A storage array is a type of compute system designed to providing storage to externally attached servers through storage network. These storage arrays might be comprised of number of mechanical hard disks (HDD), Solid-state drives (SSD) or both together. In general, a storage array can have petabyte (PB) of storage space which can be allocated to the servers in the network. Storage arrays connect to host computers over a shared network and typically provide advanced reliability and enhanced functionality.
These arrays are designed to provide an optimally cooling airflow, vibration dampening and a clean protected power supply along with providing space to the servers through the storage network. Storage arrays come in three major flavours.
- Storage Area Network (SAN)
- Network Attached Storage (NAS)
SAN Storage Arrays also known as block storage arrays provide connectivity through block based protocols such as Fibre Channel (FC), Fibre Channel over Ethernet (FCoE), Internet Small Computer System Interface (iSCSI), or Serial Attached SCSI (SAS). Block storage arrays send low level disk drive access commands called SCSI command descriptor blocks (CDBs) such as READ block, WRITE block and READ CAPACITY over the SAN. SAN storage Arrays are the commonly used arrays in the IT storage market.
NAS Storage Arrays also known as FILERS, provide connectivity over file-based protocols such as Network File System (NFS) and SMB/CIFS. File based protocols work at a higher level than low level block commands. They manipulate files and directories with commands which can create files, rename files and close a file etc. It is generally used to consolidate Windows and Linux file servers, where hosts mount exports and shares from the NAS in exactly the same way they would mount an NFS and CIFS share from a Linux or Windows file server. Because NAS protocols operate over shared Ethernet networks, they usually suffer from higher network based latency than SAN storage and are more prone to network related issues. Also, because NAS storage arrays work with files and directories, they have to deal with file permissions, user accounts, Active Directory, Network Information Service (NIS), file locking and other file related techniques.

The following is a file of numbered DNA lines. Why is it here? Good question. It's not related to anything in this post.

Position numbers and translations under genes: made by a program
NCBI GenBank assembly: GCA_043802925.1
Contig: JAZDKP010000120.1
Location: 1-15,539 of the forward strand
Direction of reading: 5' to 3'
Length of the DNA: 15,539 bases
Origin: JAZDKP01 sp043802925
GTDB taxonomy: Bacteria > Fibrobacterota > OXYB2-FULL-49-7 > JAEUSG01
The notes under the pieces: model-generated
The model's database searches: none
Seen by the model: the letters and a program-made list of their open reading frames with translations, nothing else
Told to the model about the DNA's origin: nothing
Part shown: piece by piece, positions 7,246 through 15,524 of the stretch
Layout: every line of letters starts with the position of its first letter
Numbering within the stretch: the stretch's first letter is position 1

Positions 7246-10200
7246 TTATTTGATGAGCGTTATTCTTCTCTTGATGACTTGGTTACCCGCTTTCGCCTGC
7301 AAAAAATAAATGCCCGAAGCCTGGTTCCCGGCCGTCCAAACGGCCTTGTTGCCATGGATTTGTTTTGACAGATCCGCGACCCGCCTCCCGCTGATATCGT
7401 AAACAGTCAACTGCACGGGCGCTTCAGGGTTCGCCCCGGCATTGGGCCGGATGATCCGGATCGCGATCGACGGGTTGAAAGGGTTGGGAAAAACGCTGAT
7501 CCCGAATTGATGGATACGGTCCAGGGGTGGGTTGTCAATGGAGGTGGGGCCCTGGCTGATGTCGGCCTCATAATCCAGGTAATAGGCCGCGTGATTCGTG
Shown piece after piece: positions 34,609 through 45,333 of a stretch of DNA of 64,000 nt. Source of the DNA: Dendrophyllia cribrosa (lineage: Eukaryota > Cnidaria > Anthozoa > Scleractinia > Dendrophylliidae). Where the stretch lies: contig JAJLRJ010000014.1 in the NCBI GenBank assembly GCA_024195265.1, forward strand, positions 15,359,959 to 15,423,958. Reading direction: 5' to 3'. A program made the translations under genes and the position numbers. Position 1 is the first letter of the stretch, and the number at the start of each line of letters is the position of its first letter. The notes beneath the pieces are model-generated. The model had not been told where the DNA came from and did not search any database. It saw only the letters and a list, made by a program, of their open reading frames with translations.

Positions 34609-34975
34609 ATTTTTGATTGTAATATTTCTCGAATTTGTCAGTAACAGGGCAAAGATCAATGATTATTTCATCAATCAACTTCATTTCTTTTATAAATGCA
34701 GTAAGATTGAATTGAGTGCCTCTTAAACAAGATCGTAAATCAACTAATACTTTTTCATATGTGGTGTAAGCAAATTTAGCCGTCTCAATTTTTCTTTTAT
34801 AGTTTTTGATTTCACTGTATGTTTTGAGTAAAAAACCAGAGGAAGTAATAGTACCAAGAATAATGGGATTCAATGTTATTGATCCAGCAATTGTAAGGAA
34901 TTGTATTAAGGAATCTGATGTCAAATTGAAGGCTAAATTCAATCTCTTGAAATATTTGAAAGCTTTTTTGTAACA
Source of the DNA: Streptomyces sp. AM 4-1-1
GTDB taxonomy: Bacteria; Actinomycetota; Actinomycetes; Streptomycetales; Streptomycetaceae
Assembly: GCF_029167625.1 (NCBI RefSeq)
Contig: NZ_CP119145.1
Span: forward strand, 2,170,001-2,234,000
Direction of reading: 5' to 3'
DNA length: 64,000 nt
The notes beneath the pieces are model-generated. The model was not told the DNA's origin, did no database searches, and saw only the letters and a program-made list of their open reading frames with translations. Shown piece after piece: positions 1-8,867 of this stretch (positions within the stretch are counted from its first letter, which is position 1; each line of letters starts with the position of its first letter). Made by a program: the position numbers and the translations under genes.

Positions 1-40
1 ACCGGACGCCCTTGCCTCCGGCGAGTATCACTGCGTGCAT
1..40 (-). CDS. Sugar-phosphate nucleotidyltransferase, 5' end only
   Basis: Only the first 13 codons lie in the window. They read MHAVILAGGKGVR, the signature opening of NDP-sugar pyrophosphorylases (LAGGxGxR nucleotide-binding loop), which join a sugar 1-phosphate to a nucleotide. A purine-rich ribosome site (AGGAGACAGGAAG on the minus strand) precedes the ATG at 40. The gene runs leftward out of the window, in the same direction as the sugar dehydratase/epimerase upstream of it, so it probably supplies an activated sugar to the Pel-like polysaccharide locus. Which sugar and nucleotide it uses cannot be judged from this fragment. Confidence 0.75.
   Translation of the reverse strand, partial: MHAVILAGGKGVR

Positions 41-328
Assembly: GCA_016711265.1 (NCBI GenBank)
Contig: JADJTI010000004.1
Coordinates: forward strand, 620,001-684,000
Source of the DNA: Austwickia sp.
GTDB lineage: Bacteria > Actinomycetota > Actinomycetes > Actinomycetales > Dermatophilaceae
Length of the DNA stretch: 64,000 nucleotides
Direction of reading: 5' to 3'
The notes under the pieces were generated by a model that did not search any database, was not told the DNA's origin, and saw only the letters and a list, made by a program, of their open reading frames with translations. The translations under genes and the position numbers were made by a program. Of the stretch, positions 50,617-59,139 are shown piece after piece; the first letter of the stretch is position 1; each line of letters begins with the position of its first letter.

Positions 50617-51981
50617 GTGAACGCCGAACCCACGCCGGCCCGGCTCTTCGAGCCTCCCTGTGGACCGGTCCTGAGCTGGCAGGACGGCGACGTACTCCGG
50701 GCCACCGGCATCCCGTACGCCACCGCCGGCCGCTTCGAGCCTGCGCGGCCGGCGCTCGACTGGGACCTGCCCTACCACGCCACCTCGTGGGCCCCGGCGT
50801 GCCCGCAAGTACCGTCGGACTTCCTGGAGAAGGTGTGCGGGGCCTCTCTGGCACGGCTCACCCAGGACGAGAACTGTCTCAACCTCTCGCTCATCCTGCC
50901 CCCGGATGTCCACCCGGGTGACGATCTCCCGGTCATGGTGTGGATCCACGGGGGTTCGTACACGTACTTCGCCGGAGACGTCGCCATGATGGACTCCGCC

Unified Storage Arrays, also known as multi-protocol arrays provide shared storage over both block and file protocols. IT contains both SSD’s and HHD’s to combine the advantages of both the disk type techniques, these arrays provide both block and file based storage in a single storage array. Different vendors might implement unified arrays in different ways but the net result is a network storage array that allows storage resources to be accessed by hosts either as block LUNs over block protocols or as network shares over file-sharing protocols.
However, the main purpose of all types of storage arrays (SAN and NAS) is to pool together storage resources and make those resources available to hosts connected over the storage network. These storage arrays also provides the following advanced features and functionalities
- High Availability and resiliency
Types of Storage Arrays
Most storage vendors offers two types of storage arrays, enterprise-class arrays and midrange arrays. In general, enterprise-class arrays offers grid-based architecture and midrange arrays offers dual-controller architectures.
Dual-Controller architectures provide many of the advanced features seen in enterprise-class grid architectures but at a cheaper cost. Dual-controller architectures are also limited in scalability and do not deal with hardware failures. Grid-architectures offer scale-out and deal better with hardware failures but with additional cost.
Enterprise-Class Storage Arrays offer
- Minimal impact when controllers fail
- Online non-disruptive upgrades (NDUs)
- Scale to over 1,000 drives
Midrange Storage Arrays offers dual-control architectures and also provides the high
These arrays contains all flash drives and the main purpose of this type is to increase the performance compared to traditional storage arrays. They have front-end ports, usually some DRAM cache, internal buses, backend drives, and the like. They take flash drives, pool them together, carve them into volumes, and protect them via RAID or some other similar protection techniques. Many even offer snapshot and replication services, thin provisioning, deduplication, and compression. All-flash arrays can be dual-controller, single-controller, or scale-out.
Advantages of Storage Arrays
Storage arrays allows storage administrators to pool storage resources, thereby making more-efficient use of both capacity and performance. Some of the advantages of storage arrays are
- Increased capacity by pooling all the disk storage
- Increased Performance by pooling all the IOPS
- Easy and simplified management of disk space
- Advanced functionalities which offer advanced features such as replication, snapshots, thin provisioning, deduplication, compression, high availability, and OS/hypervisor offloads.
- Increase reliability with multiple controllers.